Set the flame height adjuster on the lighter to the lowest level
The flame height adjuster, which resembles a screw with a flat head screwdriver slot, is usually found on the bottom of the lighter. Lower the flame by turning the screw clockwise with a tiny flathead screwdriver.
Even if you accidentally ignite the lighter by turning the adjuster to the lowest position, the flame will be minimal and unlikely to cause harm or damage.
A negative sign may be used on some lighters to indicate the minimal setting direction. Lower the flame by turning the adjuster screw towards the negative symbol.
Shake the can of refill fluid
Give it a couple of shakes up and down, especially if it's an older can. The fluid can settle to the bottom over time and no longer spray adequately. You may prime the can for refilling by shaking it.
You'll be able to feel fluid wiggle around inside the can as you shake it. This will allow you to estimate the amount of liquid in the bottle.
Nearly empty bottles of replacement gasoline may not have enough fluid to refill your lighter fully and should be replaced with a new can.
Secure the tip of the refill bottle into the refill valve on the lighter
Make sure the lights and refill bottle are held straight up and down. In some situations, the bottle tip may not create a secure connection with the lighter's valve. Use a tip adapter in this circumstance.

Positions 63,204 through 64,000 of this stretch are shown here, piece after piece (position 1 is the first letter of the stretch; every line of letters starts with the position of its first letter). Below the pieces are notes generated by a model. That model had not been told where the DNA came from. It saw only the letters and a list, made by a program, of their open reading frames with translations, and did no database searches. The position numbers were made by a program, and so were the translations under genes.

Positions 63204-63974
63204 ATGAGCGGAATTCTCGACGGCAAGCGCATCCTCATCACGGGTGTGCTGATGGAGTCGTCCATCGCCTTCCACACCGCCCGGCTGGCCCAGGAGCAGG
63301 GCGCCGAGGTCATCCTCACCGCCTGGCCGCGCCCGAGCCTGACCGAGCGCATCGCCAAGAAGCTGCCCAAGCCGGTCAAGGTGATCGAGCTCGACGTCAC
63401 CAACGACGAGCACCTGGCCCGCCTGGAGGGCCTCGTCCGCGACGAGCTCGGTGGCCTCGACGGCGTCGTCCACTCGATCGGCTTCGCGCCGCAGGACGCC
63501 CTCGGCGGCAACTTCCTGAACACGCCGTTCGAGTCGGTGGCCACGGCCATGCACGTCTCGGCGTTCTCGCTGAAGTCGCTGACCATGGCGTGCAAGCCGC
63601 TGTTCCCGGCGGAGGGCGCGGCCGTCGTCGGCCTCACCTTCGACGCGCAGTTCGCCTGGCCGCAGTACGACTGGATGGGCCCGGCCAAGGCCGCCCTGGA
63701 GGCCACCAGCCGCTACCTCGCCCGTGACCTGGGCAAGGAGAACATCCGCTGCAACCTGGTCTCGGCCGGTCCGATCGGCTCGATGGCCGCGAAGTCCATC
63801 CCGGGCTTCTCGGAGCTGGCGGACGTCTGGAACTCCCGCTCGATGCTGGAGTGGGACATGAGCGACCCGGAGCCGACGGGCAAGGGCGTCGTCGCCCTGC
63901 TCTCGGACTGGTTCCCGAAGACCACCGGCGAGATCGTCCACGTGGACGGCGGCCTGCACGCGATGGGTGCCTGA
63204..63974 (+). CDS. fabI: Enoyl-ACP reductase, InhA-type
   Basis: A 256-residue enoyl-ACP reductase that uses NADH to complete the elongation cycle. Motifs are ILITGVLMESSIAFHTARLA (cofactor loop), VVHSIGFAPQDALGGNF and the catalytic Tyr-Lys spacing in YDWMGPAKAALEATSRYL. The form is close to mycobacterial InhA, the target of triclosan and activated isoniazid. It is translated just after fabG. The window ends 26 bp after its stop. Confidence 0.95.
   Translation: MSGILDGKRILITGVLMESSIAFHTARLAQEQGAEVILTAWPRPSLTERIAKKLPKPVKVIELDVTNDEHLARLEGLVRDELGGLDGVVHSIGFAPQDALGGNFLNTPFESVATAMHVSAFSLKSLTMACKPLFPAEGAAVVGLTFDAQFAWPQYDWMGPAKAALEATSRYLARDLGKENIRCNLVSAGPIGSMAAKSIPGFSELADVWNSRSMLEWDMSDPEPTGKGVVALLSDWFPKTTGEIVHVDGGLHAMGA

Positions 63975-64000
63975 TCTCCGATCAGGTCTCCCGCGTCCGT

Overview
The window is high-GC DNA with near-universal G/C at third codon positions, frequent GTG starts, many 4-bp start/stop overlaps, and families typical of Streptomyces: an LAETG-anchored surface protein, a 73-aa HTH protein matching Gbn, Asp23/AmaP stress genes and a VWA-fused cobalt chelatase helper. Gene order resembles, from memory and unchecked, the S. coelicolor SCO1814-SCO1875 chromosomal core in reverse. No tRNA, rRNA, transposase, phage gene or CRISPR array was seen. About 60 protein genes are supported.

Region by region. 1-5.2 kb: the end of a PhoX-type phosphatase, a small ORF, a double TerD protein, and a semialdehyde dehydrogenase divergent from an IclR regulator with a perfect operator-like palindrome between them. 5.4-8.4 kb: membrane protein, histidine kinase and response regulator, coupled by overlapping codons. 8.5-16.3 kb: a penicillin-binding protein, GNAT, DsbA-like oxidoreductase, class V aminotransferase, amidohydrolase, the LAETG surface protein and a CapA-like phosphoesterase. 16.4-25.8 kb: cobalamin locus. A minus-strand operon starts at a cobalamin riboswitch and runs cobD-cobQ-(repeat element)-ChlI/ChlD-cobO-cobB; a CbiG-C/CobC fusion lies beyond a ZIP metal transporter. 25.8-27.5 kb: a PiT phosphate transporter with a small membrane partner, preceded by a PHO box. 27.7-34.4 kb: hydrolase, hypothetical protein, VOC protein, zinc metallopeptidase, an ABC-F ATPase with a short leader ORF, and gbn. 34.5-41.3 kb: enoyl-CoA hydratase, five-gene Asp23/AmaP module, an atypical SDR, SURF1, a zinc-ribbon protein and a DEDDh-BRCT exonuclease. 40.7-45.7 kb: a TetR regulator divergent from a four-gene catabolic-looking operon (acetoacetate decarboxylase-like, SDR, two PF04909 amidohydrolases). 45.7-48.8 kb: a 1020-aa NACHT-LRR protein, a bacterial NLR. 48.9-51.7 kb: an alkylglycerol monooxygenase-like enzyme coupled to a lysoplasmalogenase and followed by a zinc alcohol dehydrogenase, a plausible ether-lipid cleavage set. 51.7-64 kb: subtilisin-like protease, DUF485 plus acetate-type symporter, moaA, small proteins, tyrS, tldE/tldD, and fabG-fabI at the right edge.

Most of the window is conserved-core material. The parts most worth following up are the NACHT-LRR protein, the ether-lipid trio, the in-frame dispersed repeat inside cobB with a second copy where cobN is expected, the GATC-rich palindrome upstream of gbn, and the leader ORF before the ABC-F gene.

Most butane refill bottles come with an adapter, so ensure the regular tip fits over the valve before trying to refill.
Fill the lighter straight up and down, not at an angle. Air will be able to enter the more lightweight tank due to this. The survival lighter will not work correctly if there is air in it. It'll need to be emptied and refilled.
Fill the lighter for about five seconds
By pressing the lighter on the bottle's nozzle, the release valve on the bottle's nozzle will be disengaged. Press down hard on the more delicate for roughly five seconds to refill the lighter.
If your lighter isn't filled after filling, repeat the technique for five seconds. Refueling lighters using low-fuel cans may take longer.
You can monitor the fuel level in some lighters. If you have a butane level viewer, use it to determine the fullness of the lighter. Lighters that have been overfilled will overflow. When butane is lit, it might leak and catch fire, which can be deadly.
Set the desired flame height
Reset the adjustment to its starting position by flipping your lighter over. The flame should be between 1 and 12 inches (2.5 and 3.8 cm) in height. Allow the butane to settle for a few minutes before attempting to test the lighter.
Allow your lighter a minute or two to absorb the butane after you've refilled it and adjusted the flame height. Check your lighter for leaks as you wait for the butane to be absorbed. Using a wet rag, wipe up any spilled fuel. Rinse the rag regularly.
If the fuel in your lighter leaks, you may need to purge it and refill it. Before purging and filling, look for apparent culprits such as loose fasteners.